Crash scene on I-65 (L) (via Indiana State Police), Ashlea Albertson (inset, via Facebook/Ashlea Albertson Racing)
A race car driver with her whole career ahead of her was ejected from the vehicle she was traveling in as a passenger and lost her life in what authorities are calling a senseless road rage incident.
Ashlea Albertson, a 24-year-old dirt racer from Indiana on NASCAR legend Tony Stewart’s team in his All-Star Circuit of Champions TQ Midget Series, was on her way home from a vacation and less than a year away from her wedding when she died tragically late last week. According to state authorities, the crash investigation is ongoing, but when the probe is complete the case “will be presented to the Jackson County Prosecutor’s Office for review for possible charges.”
Before we get into what those “possible charges” could look like, here’s what we know so far.
What police say happened
Just before noon last Friday, Indiana State Police troopers responded to a two-car crash on I-65 in Jackson County, near Seymour, authorities said.
Investigators said video recorded by a witness in another vehicle helped them establish that 22-year-old Austin Cooper, in a 2016 Chevrolet Malibu with a child passenger, and 31-year-old Jacob Kelly, in a 2018 GMC Terrain with Albertson as a passenger, crashed into one another after “accelerating rapidly and refus[ing] to allow the other vehicle to pass” in an alleged road rage incident.
After Cooper’s car veered into Kelly’s lane, Kelly and Albertson spun out and hit into Cooper — ejecting Albertson from the GMC Terrain and fatally wounding her in a roll-over crash, cops said. Meanwhile, Cooper’s Chevy Malibu went off the interstate into a field.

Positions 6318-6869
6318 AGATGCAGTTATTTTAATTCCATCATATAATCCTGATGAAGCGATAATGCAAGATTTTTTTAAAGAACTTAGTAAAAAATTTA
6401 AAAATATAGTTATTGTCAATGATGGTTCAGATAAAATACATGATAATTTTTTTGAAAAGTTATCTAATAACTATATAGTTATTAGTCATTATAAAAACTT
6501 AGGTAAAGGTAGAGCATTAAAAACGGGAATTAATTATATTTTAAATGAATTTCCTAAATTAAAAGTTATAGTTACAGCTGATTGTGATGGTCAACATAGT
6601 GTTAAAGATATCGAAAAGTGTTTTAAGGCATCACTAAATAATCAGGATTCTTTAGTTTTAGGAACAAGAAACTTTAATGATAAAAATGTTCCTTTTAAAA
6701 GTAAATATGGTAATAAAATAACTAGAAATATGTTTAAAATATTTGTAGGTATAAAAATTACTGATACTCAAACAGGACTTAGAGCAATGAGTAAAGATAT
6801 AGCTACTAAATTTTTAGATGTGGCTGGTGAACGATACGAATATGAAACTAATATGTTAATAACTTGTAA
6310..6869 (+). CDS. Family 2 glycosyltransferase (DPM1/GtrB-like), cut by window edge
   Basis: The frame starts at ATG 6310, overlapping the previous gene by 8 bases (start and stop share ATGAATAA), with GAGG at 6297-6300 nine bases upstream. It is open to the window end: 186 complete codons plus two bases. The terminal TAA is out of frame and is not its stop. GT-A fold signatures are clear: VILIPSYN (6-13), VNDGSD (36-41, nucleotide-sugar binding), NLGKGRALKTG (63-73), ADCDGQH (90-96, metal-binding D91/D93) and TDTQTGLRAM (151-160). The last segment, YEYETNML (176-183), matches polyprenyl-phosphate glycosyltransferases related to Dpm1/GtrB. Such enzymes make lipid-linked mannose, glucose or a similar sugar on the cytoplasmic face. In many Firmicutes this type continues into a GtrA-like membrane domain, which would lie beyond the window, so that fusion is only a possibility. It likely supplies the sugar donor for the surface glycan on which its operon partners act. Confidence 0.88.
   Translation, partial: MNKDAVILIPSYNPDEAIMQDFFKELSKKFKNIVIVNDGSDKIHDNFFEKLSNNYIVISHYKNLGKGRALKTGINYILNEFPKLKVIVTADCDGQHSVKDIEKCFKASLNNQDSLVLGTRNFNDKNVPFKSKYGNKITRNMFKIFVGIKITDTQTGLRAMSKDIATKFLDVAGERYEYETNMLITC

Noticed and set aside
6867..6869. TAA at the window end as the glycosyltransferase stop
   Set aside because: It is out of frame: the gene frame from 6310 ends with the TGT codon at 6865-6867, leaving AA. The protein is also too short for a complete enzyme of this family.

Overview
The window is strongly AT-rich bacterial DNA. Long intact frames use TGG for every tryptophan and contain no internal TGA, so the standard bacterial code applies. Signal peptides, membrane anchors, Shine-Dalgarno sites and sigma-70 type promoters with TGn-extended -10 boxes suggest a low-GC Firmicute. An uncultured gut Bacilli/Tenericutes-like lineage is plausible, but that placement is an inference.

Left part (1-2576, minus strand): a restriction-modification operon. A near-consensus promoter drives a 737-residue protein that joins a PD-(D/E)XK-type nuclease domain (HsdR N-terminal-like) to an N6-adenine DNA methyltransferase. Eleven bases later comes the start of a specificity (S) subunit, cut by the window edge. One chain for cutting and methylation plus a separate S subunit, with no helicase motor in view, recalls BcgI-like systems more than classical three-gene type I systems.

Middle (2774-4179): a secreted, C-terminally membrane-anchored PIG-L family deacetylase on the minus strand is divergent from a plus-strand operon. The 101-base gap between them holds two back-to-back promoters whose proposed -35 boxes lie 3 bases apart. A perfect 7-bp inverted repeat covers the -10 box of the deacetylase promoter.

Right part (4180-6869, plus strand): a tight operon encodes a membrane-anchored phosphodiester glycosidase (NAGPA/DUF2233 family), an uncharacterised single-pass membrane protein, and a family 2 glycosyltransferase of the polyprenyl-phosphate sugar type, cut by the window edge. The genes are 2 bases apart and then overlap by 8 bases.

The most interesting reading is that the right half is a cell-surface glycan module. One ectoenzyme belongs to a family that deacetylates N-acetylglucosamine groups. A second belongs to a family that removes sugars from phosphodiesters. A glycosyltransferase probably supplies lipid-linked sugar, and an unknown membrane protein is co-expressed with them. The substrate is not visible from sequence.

Ashlea Albertson death: Austin Cooper’s car in a field after the road rage crash. (Indiana State Police)
“Kelly and Albertson were both flown from the scene to University of Louisville Hospital for treatment. After arriving at the hospital, Albertson was pronounced deceased. Kelly was being treated for non-life-threatening injuries,” state police said. “Cooper and a juvenile passenger were transported to Schneck Medical Center in Seymour, Indiana where they were both treated for non-life-threatening injuries.”
What happens next?
Both male drivers submitted to blood draws and toxicology reports are pending at this time, cops said. Cases where intoxication played a role in a deadly road rage crash have led to charges as serious as operating a vehicle while intoxicated causing death and operating a vehicle while intoxicated causing serious bodily injury.
If the factual findings are that intoxication wasn’t a factor in this case, Indiana prosecutors may consider charging reckless homicide or criminal recklessness, as they have in other deadly road rage crash cases. Those prosecutions haven’t always been successful, however.
If warranted, lesser misdemeanor charges like reckless driving or aggressive driving could apply. Aggressive driving occurs, for example, when a person